Centerspread: DACA article

By: Liz King and Ally Valiente

On September 4, 2017, President Donald Trump announced to the nation that he would be ending the Deferred Action for Childhood Arrivals program, or DACA. Congress has six months to come up with an alternative plan, and in the meantime no new DACA applications will be approved. The decision is affecting the nearly 800,000 immigrants who are already enrolled in the program.

DACA is a policy for immigrants in the United States that allows selected individuals, who entered the country as minors and have remained here illegally, to receive a work permit, which can be renewed every two years.  

To be eligible for the program, the recipient must have been under the age of 31 as of June 15, 2012; had to have entered the United States prior to their sixteenth birthday; must not have been convicted of a felony, significant misdemeanor or three or more other misdemeanors; and must not pose a threat to national security or public safety. The people that depend on DACA are known as ‘Dreamers’.

Trump’s plan to scrap DACA will not affect the Dreamers yet, but it means individuals cannot renew their applications. As their legality papers and work and education permits expire, they won’t be able to extend them.

Dreamers is a term coined by former President Barack Obama which stands for ‘Development, Relief and Education for Alien Minors,’ also known as the DREAM Act. It would have allowed those who came to the country illegally to become a legal resident. The DREAM Act was introduced in 2001 and has repeatedly failed to pass since then.

Millions of people across the nation were shocked and angry to hear that thousands of immigrants would lose their temporary status that protected them from deportation. In addition to immigrant advocates and Democratic leaders being opposed to this, Republican figures like John McCain and Paul Ryan did not want Trump to end DACA as well.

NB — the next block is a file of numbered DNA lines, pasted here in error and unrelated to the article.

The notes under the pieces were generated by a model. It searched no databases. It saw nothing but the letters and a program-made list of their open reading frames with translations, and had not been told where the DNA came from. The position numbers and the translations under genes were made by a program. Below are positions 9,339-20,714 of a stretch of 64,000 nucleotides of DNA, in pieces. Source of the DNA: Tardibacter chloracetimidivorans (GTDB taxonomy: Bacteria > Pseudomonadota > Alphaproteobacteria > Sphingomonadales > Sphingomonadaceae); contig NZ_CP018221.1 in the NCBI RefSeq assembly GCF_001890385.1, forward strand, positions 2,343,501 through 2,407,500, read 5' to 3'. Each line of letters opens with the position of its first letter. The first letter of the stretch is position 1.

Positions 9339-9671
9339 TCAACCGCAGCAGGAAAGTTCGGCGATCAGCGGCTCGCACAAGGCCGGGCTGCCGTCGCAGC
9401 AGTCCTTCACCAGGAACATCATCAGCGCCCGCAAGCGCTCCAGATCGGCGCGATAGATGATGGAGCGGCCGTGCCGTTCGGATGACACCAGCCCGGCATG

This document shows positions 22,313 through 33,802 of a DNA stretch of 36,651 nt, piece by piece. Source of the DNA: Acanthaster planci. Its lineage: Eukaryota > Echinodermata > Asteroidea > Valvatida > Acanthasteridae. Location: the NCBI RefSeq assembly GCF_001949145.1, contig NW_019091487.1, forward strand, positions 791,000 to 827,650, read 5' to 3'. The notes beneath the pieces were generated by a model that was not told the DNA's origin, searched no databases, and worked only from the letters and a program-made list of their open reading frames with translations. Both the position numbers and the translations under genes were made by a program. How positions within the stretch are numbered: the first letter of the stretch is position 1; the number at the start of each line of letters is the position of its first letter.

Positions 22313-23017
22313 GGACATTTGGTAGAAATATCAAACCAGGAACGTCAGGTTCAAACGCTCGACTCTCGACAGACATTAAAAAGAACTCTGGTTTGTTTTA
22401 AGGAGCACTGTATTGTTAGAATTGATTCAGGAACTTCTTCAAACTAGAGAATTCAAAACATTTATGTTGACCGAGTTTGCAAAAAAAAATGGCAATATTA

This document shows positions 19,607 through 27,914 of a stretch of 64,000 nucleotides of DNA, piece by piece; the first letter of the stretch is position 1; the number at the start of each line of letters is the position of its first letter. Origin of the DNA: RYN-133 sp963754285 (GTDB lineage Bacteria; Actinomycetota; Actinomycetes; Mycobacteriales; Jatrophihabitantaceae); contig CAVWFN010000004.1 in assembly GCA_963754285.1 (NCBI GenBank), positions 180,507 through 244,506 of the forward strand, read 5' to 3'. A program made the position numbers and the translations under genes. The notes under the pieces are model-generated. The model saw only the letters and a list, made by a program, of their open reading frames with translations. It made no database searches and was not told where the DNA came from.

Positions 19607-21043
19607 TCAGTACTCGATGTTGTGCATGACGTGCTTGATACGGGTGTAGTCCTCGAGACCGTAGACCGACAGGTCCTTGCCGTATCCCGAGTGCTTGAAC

“These are young people who study in our schools, play in our neighborhoods, pledge allegiance to our flag. They are Americans in their heart and minds, and in every single way but one: paper,” Obama stated when he introduced the DREAM Act.

On June 15, 2012, Obama and his administration announced they would offer “deferred action” to immigrants which soon came to be known as DACA.

“Deferred action” refers to when the Department of Homeland Security has deemed an individual as a low priority for immigration enforcement and not deport them. It is not amnesty or immunity and does not extend to any family members of the person granted deferred action. It provides temporary relief from enforcement but it may be revoked if a person is charged with something like a misdemeanor.

Although DACA provides people with basics like a work permit, for many it is not just work they are looking for — it’s education.

California is home to tens of thousands of undocumented immigrants. The state has 72,300 Dreamers alone: 60,000 study in community colleges, 8,300 at Cal State and 4,000 at various UC’s. DACA helps students pursue a higher education as well as overcome any legal obstacles that could stop them from entering college.

Despite the end of the DACA program and what it means to student Dreamers, the leaders of education in California, including The University of California, California State University and the California Department of Education, expressed their continued support of the Dreamers in a letter they wrote to Congress.

“We will continue to stand with DACA participants, fight alongside them to keep the program alive, provide them with educational opportunities, and protect and support all current and future students who rely on the program,” they wrote.

A study conducted by Tom Wong, a professor at UC San Diego, found that 26 percent of the individuals within DACA have a child that is a US citizen. Because DACA was first introduced in 2012, many dreamers are 25 years old and married with kids. These people are worried about what will happen to them and their families with the recent decision ending DACA. Although Trump said the enforcement priorities would be recipients who are “criminals, involved in criminal activities, or are members of a gang,” most likely meaning these families will not be addressed first, many continue to be fearful.

Trump gave Congress until March 2018 to devise a new plan, but Congress, recognizing the impact on the hundreds of immigrants, hopes to achieve a decision for the proposal by the end of the year.